The market reactions on Monday were predictable, they fell. While the Asian market today was fairly stable on the plus side, the European market fell. On Wall Street, the S&P and NASDAQ fell while the DOW which was in the red most of the day had a late rally to end the day with a 0.03% gain, hardly impressive.

At Reuters, Felix Salmon presented an alternative solution that designed the godfather of sovereign debt restructuring by Lee Buchheit, “the godfather of sovereign debt restructuring,” and Mitu Gulati of Duke University, in a three page paper:

First, leave all deposits under €100,000 untouched. Hitting those deposits was by far the biggest mistake of the Cyprus plan as originally envisaged, and everybody would be extremely happy if guaranteed depositors could be kept whole.

Second, term out everybody else by five years, or ten if they prefer.

That’s it! That’s the whole plan, and it’s kinda genius. If you have bank deposits of more than €100,000, they will be converted into bank CDs, with a maturity of either five years or 10 years – your choice. If you pick the longer maturity, then your CD will be secured by future Cypriot gas revenues, which could amount to hundreds of billions of dollars.

And if you have sovereign bonds, they too will be termed out by five years, giving Cyprus a bit of breathing room to get its act together.

According the paper, this plan would reduce the size of the bailout by more that the €5.8 while not touching anyone’s principle. There would still be a “present value haircut” to accounts over €100,000 but that is going to happen in any bailout scenario.

Cyprus has long been a money stashing haven for Russian oligarchs who have over €20 billion in the banks, nearly one third of all deposits.  

This was an unprecedented move by the EU to force regular depositors and, rightly, the outrage was justified, immediate and predicted. Even Paul Krugman was predicting bank runs. That question looms large:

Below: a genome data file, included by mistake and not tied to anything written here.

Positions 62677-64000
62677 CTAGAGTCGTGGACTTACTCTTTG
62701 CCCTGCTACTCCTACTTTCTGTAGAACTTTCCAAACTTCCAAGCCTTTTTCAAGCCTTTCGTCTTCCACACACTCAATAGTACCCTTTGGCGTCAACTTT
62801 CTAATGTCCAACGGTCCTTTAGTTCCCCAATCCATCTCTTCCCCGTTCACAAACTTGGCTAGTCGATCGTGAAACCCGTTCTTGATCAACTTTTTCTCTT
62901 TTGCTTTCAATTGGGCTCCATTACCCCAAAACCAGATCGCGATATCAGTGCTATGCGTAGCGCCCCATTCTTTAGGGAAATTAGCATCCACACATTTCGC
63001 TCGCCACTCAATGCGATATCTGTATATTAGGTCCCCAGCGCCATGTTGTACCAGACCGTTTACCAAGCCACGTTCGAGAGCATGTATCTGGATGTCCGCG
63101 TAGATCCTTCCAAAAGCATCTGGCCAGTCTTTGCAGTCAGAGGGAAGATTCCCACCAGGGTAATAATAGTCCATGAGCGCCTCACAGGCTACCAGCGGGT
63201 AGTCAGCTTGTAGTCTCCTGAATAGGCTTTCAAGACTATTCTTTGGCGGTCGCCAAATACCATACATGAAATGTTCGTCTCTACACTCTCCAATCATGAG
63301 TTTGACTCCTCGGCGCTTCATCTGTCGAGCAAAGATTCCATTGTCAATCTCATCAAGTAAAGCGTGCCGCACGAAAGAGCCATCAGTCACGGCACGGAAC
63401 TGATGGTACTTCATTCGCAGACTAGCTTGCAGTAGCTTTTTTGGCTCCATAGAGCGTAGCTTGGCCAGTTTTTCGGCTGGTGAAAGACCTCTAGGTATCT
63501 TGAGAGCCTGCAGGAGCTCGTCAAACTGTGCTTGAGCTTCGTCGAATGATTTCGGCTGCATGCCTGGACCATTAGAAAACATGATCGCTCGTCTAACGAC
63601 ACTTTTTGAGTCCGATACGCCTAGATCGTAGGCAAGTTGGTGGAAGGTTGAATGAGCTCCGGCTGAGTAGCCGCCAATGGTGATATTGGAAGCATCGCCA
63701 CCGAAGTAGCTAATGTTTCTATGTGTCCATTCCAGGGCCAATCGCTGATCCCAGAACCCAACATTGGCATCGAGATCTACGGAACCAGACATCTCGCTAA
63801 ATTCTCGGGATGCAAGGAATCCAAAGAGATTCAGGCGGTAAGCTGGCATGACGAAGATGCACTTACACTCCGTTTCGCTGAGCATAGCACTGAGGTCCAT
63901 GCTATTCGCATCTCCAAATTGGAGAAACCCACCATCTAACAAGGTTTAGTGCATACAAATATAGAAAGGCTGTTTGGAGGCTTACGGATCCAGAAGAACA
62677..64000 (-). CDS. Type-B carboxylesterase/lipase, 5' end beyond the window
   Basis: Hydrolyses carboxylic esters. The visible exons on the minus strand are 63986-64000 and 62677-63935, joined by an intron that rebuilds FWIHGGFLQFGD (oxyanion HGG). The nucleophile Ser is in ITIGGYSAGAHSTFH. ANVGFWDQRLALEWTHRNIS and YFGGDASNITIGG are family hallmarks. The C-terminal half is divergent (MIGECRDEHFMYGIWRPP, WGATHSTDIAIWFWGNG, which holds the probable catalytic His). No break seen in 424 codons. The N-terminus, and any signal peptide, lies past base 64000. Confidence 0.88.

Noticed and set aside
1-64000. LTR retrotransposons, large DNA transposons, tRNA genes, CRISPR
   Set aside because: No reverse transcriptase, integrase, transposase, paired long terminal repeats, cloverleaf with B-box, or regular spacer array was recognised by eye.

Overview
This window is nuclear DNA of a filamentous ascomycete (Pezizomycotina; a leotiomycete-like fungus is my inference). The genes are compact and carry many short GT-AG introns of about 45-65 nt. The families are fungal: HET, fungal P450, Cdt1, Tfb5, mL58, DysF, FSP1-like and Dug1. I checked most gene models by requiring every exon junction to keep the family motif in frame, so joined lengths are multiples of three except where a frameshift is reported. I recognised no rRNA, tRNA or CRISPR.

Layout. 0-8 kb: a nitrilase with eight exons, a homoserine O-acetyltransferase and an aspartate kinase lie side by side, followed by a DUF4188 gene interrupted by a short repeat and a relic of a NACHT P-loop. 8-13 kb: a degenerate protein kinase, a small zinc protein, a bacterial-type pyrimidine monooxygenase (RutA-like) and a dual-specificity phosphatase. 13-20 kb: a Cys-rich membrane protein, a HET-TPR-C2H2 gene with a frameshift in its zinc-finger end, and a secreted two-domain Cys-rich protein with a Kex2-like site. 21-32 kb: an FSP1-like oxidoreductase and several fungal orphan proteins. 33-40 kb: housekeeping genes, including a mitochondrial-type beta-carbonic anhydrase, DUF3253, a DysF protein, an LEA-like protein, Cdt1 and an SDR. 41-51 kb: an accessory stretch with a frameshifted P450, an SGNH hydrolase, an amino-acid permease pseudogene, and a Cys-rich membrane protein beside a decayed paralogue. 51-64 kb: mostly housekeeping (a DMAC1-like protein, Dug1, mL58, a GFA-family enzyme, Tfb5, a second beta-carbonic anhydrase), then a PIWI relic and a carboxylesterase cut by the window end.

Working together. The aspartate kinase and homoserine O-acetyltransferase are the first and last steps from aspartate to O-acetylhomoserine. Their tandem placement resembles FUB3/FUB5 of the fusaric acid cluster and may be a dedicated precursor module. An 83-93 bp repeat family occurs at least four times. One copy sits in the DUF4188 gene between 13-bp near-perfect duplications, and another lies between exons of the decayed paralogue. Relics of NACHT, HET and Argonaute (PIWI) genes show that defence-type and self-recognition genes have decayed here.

if the taxpayers of the rich northern members of the eurozone are going to force a country that represents only 0.2% of the club’s GDP to part-finance their own bailout, will they be any more generous when it comes to some of the big-country members such as Italy and Spain that might be next in line? And in the event that the Italians and the Spanish get an inkling that a bailout is looming, won’t they immediately withdraw all their euros immediately, triggering a bank run?

The question now is what next? Will the Russians or Chinese come to the aid of Cyprus to protect their citizens deposits? Can they afford to? Will Cyprus withdraw from the EU and risk the failure of its banks? Can a tiny island nation of 1.1 million be the downfall of the euro?

Stand by, as events will happen very fast to avert a global monetary disaster.

Mar 19 2013

Cat on Lap

Cyprus-

Antidote-

Aug 22 2012

Letting It All Hang Out

One of the latest MSM fixations has been an incident that occurred last year during a Republican junket to Israel. A nighttime swim in the Sea of Galilee by some members of the delegations turned embarrassing when the FBI found the Rep. Kevin Yoder (R-Kan.) took his dip in the sea sans his suit. Oh my! A coed swim with one naked man is now national news. But the question by the press should have been, why was the FBI investigating this trip. Surely, they weren’t interested in who was taking off their clothed and skinny dipping. It turns out that the FBI was only interested in one member of that group and the investigation had nothing to do with that representative’s participation in that incident, clothed or otherwise.

The focus of the FBI is Staten Island’s freshman Tea Party backed House Representative Michael Grimm. The 42 year old former FBI agent who bears a striking resemblance to Rep. Paul Ryan and the other Tea Party clones has been under investigation by the FBI and a federal grand jury investigation into his 2010 campaign finances. The FBI was looking into Mr. Grimm’s side trip to Cyprus that was sponsored by the Cyprus Federation of America.

But FBI agents were actually interested in Grimm’s failure to file paperwork related to his trip to Cyprus following his Israeli junket, which had been paid for by the Cyprus Federation of America. The president of that company was arrested on federal corruption charges in June. Grimm had reported the Israel trip in his initial filing in May but did not list the trip to Cyprus until he amended it in June, one day after Cyprus Federation of America’s president was arrested.

FBI agents may have asked questions about “who went into the water that night, and whether there was any impropriety,” as Politico reported, but sources indicated the dip in the water certainly wasn’t the FBI’s central focus. [.]

Grimm, a former FBI agent, has been the subject of plenty of attention from federal authorities over the past year. On Friday, one of Grimm’s top fundraisers was arrested for allegedly lying about the source of a loan on immigration documents. That man, an Israeli named Ofer Biton, traveled around the New York area with Grimm in 2010 to raise money for his congressional campaign. At least four of Grimm’s 2010 campaign workers have been questioned by the FBI. Federal prosecutors have also interviewed several donors, according to the New York Times.

But heck, what’s more interesting, an skinny dipping congressman or an investigation into possible corruption by a congressman? I think we all know the answer to that.